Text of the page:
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Repairing Flood Damaged Floor

flood damaged floor

Here’s a hardwood floor being ripped up as part of the hurricane cleanup in Houston, TX. (C) Copyright 2018 Tim Carter

Flood Damaged Floor

Many things that happen in your life each day usually are connected in some fashion. It’s the same with me and today was a very strange day. I’m convinced that you’ll appreciate the story I’m about to tell and no doubt it’s going to benefit you in one way or the other.

My day started before sunrise. I love getting up early and I’ve been devoting about ninety minutes each day revising and updating the thousands of pages of content at my AsktheBuilder.com website.

It’s important to realize I’ve made a conscious effort over the past twenty-five years to create as much evergreen content as possible for you. Many of my past columns are as relevant today as they were the day they were written. An example might be how to install metal flashing around a chimney or how to install a thin concrete overlay. But some columns need to be freshened up.

AsktheBuilder Podcast

CLICK this image and listen to the first call on the podcast. I talked to Jill about how to repair wood kitchen flooring, and possibly installing an inlay border as an option. Copyright 2018 Tim Carter

Each day I receive through the Ask Tim page at my website questions from readers like you and folks that find me on the Internet. Today I saw a question come in from Roger who lives in Houston, Texas. He was a flooding victim from the horrible Hurricane Harvey that transformed much of his city into a small sea.

When a visitor submits a question to me through my website, they get an automatic response from me letting she / he know that I got the question and how soon I might get back with an answer. I also tell them about an emergency service I offer where I can call you on the phone for a small fee. The calls can happen same day in many cases.

Roger decided to do that. He needed an answer fast. I saw his order come in, I asked him to send photos to me and we jumped on the call. It turns out a few months before the wretched storm he had completely remodeled the house. It was up for sale when the rain fell from the sky. His new hardwood floors were ruined by 10 inches of water.

He and his wife decided they wanted to make the house trouble free for the next owner and wanted to put down a thin concrete overlay. I told Roger I had quite a few columns about the topic and then walked him through his options about the best way to install the 2 inches of concrete he had to put over the existing floor.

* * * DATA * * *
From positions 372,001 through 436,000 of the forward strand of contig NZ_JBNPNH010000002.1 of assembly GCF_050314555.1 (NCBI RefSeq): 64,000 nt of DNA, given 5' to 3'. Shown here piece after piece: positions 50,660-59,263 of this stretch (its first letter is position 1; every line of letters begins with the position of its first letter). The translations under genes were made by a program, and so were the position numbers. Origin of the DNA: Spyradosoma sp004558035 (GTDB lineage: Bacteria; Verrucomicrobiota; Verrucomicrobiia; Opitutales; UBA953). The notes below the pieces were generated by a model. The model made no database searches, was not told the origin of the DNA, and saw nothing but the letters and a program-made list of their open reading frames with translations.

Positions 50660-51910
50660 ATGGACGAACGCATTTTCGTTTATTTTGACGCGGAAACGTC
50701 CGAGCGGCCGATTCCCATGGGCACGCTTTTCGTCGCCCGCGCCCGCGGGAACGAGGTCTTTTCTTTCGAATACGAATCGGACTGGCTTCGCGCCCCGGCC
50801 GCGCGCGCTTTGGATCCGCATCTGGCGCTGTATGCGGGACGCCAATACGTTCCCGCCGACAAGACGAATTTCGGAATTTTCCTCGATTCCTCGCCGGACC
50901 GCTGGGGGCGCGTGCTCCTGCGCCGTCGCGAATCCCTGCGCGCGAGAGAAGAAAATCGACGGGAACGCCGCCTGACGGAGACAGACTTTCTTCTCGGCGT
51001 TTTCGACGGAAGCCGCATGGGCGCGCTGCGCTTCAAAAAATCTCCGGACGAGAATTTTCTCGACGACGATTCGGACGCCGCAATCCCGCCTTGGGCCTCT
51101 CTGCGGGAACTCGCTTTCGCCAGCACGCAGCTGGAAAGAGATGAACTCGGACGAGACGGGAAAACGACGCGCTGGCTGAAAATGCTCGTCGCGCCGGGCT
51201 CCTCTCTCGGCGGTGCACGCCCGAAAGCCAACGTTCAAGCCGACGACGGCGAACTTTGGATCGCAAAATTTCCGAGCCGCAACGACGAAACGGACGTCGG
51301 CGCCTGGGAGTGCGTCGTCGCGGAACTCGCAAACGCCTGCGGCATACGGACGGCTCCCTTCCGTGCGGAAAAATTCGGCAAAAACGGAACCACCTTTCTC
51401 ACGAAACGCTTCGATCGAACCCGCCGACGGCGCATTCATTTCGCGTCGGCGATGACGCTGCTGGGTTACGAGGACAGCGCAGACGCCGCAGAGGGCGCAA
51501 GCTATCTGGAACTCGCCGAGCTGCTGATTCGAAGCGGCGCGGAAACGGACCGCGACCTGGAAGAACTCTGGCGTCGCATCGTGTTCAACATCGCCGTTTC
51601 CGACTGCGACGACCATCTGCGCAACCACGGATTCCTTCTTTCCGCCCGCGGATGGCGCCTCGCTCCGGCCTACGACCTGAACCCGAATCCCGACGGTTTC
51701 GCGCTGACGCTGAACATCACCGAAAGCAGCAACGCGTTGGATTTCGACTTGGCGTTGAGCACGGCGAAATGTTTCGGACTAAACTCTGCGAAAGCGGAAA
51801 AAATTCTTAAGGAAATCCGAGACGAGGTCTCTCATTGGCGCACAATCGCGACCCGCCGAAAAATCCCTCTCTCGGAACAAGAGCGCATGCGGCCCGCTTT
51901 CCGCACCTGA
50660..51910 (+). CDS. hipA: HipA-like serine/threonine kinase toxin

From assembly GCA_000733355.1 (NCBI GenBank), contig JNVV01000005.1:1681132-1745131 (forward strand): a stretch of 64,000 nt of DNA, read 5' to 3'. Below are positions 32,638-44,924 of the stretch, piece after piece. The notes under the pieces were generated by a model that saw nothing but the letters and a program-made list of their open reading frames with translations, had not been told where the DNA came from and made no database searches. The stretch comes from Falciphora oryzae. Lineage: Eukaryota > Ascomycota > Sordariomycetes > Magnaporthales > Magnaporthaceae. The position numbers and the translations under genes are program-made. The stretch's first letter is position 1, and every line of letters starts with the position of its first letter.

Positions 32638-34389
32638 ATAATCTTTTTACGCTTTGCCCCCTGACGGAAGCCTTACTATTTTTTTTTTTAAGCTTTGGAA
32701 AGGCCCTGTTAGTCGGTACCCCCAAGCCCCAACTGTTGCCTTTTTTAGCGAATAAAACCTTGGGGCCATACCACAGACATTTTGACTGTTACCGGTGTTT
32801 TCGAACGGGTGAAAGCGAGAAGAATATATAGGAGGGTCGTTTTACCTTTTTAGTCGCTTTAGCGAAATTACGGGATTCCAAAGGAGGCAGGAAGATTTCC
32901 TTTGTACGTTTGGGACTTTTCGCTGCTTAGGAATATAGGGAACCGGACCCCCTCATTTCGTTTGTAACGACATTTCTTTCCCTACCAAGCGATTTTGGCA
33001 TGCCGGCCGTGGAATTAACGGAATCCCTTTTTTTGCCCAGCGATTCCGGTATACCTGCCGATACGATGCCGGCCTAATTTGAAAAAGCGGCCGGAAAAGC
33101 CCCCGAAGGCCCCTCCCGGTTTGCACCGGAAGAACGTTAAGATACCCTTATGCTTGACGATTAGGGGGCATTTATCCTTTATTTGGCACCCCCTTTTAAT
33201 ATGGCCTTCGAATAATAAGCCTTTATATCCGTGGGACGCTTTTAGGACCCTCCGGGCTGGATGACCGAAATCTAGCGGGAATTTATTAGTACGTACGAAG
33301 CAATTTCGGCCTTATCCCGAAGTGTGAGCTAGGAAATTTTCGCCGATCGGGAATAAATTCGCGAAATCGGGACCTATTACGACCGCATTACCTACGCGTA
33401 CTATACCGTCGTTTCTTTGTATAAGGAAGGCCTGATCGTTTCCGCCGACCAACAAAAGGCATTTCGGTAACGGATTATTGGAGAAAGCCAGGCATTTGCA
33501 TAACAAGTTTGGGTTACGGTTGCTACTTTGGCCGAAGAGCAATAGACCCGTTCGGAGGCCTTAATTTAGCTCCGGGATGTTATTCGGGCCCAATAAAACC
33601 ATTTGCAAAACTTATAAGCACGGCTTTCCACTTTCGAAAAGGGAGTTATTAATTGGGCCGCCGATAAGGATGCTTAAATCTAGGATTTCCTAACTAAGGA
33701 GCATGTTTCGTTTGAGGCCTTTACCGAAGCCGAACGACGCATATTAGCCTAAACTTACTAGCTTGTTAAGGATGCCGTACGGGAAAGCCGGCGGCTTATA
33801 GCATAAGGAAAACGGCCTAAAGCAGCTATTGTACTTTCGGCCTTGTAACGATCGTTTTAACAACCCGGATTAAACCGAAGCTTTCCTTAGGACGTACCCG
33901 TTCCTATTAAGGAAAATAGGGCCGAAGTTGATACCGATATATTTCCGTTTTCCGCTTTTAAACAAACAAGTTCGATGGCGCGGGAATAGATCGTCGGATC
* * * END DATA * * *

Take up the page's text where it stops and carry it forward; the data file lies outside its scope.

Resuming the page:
We discussed finished flooring and he was unaware of realistic wood-look solid vinyl flooring. When I showed him photos of how it comes in narrow strips like real wood and is waterproof, he was dumbfounded. I thought he had died and gone to Heaven he was so happy!

One thing led to another in the conversation and he discovered I’m about to debut my new podcast. Not too awful long ago, I used to do a two-hour call-in home improvement radio show. It was fun answering live questions and helping homeowners like you each weekend. But podcasts are the new thing and they give listening control to you.

I mentioned to Roger that the next time he needed help and advice, I’d be able to call him and we record the call for the podcast. There would be no cost for this service. He was happy to hear that!

The same is true for you. Each week, I’m going to do a minimum of two calls to a homeowner, or a contractor, builder, remodeler, to try to help solve a problem you might have. My only requirement is that you need to supply at least two high-resolution photos of the problem. Photos allow me to zero in on the best solution to the problem. You can go here to sign up to be on the podcast:

https://www.askthebuilder.com/podcast/

At the end of the call, Roger asked me a very unusual question. He was thinking of starting to dive into the remodeling and contracting business and wanted to know what the best resources were where he could bone up on tips and techniques. Roger also expressed that he was terrified of getting taken to the cleaners by contractors and subcontractors that didn’t know how to do jobs the right way.

Oh my, that’s a loaded question if I ever heard one! My advice was somewhat simple. Roger and I both agreed that the Internet right now is like the Wild West of the USA in the late 1800s. In other words, there’s lots of danger out there and vast amounts of misinformation.

The first thing I did was mention to Roger the existence of countless associations in the building products industry. For example, I let him know about the Portland Cement Association, the Brick Industry Association, the California Redwood Association, and several more.

Many of these groups have curated thousands of pages of excellent written white papers filled with professional illustrations or photos about the proper way their products should be installed. I’ve relied on this information for over four decades myself. You simply can’t believe how much great information can be found using these resources.

I then gave him the tip of the day by telling him what to do when he landed on a home improvement website. Instead of looking at the content and photos, I suggested he immediately find the About Us page. Go there and determine who created the content at the website and how many years experience they have working in the homes of paying customers.

It turns out that many websites out there are created by hobby bloggers who’ve never worked a day in a paying customer’s home. You need to be very leery of information you find at websites like that!

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